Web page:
Mobile revenues will fall for first time ever in 2018
Global connections will struggle to grow by 4% a year while revenues will rise at half that rate as markets mature
Published: 10 October, 2013
Mobile operators face the toughest period in their short history as markets become saturated and over-competitive, and will have to find ways to add value and compete on service quality not market share. These are conclusions from a new study by Ovum, which this week forecast that western European carriers' revenues would decline at a CAGR of 1.5% up to 2018, while cellcos will face revenue decline on a global basis for the first time in history in 2017-2018.
Global connections will grow by a CAGR of less than 4% between 2012 and 2018, while global revenues will grow at less than half that rate as growth slows, markets saturate and ARPUs decline, says the firm. That means operators will have to find ways to serve customers more profitably, rather than concentrate on traditional KPIs like market share and subscriber numbers alone.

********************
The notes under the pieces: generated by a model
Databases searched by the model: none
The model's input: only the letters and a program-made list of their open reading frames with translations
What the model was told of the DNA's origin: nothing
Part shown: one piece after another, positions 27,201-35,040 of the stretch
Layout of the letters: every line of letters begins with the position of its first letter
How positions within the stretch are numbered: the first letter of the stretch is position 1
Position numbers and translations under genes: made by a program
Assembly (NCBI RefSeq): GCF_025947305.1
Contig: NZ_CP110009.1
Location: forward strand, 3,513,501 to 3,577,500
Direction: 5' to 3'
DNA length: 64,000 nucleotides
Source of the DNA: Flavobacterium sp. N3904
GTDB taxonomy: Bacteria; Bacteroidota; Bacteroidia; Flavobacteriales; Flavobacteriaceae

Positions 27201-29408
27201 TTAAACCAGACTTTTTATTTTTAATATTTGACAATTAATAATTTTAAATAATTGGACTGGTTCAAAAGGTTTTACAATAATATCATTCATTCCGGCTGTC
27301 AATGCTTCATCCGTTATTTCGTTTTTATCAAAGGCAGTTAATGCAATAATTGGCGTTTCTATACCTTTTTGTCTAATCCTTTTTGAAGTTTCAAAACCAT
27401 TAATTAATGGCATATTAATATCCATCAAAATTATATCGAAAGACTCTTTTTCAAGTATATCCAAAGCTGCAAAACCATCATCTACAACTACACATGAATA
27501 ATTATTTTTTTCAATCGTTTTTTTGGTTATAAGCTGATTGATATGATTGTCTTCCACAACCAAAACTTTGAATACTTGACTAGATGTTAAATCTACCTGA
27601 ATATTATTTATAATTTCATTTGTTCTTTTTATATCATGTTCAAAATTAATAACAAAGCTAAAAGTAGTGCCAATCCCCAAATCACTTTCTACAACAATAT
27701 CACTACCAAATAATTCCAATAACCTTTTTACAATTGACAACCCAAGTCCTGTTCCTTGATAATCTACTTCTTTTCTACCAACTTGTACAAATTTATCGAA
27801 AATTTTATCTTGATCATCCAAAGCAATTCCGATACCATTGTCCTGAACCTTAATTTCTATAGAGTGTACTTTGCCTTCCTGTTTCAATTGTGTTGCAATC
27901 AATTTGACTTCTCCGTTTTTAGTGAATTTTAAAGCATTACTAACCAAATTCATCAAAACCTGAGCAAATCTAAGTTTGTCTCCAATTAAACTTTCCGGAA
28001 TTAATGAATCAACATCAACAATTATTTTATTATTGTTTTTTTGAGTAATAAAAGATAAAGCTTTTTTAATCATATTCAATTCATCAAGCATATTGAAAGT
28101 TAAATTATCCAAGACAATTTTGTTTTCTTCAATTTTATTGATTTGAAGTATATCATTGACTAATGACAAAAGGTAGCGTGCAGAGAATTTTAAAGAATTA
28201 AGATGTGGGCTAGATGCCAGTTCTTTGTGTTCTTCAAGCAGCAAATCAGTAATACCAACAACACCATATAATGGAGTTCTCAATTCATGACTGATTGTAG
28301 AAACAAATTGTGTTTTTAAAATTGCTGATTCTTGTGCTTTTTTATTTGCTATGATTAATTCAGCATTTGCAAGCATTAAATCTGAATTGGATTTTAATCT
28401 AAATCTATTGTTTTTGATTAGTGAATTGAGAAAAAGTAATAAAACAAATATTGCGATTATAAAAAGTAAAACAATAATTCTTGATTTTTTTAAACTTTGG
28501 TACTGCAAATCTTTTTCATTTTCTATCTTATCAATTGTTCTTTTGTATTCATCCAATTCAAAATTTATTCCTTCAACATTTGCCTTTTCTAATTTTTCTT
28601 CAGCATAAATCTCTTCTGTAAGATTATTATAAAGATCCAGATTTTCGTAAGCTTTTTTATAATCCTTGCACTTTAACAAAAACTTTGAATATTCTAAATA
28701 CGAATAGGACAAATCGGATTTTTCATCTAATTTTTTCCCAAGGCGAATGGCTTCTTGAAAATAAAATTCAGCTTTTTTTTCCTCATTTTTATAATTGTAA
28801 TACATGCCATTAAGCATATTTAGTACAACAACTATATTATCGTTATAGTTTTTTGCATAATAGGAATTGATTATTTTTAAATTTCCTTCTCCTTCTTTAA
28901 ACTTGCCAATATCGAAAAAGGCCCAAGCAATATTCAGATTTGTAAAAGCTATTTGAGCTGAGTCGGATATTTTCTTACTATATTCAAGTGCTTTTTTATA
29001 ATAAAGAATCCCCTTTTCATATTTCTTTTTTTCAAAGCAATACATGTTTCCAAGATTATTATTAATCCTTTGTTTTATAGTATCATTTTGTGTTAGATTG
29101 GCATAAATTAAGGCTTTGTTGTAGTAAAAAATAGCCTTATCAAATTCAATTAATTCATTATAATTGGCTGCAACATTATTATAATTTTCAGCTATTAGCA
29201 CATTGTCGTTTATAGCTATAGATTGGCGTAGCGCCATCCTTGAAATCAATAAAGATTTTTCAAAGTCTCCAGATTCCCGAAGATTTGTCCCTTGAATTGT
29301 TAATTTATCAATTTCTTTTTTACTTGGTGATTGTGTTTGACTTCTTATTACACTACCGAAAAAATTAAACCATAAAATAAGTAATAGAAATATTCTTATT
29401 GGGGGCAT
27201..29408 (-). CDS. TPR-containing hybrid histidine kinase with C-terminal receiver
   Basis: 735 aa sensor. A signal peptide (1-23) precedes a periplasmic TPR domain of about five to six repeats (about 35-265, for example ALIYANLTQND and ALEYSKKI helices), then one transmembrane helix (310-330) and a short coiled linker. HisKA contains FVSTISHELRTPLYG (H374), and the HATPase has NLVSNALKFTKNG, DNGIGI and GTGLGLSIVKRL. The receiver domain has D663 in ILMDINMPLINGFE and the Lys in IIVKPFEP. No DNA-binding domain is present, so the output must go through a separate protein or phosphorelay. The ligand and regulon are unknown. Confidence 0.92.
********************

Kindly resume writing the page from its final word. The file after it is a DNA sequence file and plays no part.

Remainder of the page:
According to Ovum's figures global mobile connections will grow from 6.5bn in 2012 to 8.1bn by 2018, while annual mobile service revenues will rise from $968m to $1.1 trillon. However, global service revenues will fall in 2018 by 1%, compared to 2017, or $7.8bn.
Connections in western Europe will grow by a CAGR of less than 1% during the period, while revenues will decline at 1.48% a year. The US will also see year-on-year revenue decline in 2018 as it mature, though the sharpest drop will be in the Middle East, at 2.5%. Much of the global shortfall will be caused by falling ARPU, which will continue to decline across all markets, at a global CAGR of 2.7% .
The greatest opportunities will be in Africa, where revenues will continue to grow throughout the period of the study, at a CAGR of 4.2%, the only region which will see rates above 3%. African connections will rise at 5.6% a year and by 2017 they will total one billion. The three huge Asian markets of China, India and Indonesia will account for 57% of global connections at the same date, totalling 4.2bn.